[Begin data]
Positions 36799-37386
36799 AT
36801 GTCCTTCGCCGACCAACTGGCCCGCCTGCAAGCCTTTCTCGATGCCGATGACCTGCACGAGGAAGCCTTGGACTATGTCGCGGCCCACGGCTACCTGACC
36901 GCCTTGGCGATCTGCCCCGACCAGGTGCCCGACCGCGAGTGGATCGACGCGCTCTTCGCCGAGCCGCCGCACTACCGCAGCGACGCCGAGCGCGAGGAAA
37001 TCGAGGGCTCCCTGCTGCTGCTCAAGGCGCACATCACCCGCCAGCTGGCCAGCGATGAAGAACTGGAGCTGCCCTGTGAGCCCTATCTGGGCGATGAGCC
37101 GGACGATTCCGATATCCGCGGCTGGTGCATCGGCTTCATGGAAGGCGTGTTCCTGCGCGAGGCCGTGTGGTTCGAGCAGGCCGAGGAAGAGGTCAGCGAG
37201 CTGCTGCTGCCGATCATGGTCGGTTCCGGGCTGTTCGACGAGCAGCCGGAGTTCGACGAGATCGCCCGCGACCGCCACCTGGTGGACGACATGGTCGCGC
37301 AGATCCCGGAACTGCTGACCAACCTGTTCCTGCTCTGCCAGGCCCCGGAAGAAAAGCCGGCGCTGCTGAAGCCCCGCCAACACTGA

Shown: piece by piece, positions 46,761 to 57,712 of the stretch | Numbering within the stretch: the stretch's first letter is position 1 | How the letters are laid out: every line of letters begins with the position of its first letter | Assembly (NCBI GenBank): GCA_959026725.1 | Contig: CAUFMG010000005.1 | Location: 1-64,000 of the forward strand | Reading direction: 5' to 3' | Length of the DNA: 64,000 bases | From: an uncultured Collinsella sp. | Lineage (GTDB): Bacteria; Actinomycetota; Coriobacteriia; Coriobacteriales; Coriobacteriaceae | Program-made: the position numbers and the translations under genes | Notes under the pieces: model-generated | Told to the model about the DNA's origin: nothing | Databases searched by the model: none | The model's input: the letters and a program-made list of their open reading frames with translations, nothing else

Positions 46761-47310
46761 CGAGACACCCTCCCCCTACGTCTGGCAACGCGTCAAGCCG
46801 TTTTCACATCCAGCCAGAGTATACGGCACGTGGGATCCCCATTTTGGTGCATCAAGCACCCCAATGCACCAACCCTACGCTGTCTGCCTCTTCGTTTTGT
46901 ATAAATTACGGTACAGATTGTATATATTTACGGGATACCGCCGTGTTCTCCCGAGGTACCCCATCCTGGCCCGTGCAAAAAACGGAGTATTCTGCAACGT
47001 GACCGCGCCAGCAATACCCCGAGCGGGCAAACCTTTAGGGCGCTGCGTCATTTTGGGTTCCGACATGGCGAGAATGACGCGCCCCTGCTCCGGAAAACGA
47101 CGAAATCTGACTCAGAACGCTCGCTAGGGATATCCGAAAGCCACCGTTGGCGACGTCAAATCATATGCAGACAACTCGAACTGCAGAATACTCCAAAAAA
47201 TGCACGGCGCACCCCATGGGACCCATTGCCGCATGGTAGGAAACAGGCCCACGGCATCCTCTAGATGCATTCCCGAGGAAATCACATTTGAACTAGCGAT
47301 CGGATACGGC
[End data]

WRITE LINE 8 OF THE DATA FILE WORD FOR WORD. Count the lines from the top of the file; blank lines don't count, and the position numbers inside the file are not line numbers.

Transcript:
37301 AGATCCCGGAACTGCTGACCAACCTGTTCCTGCTCTGCCAGGCCCCGGAAGAAAAGCCGGCGCTGCTGAAGCCCCGCCAACACTGA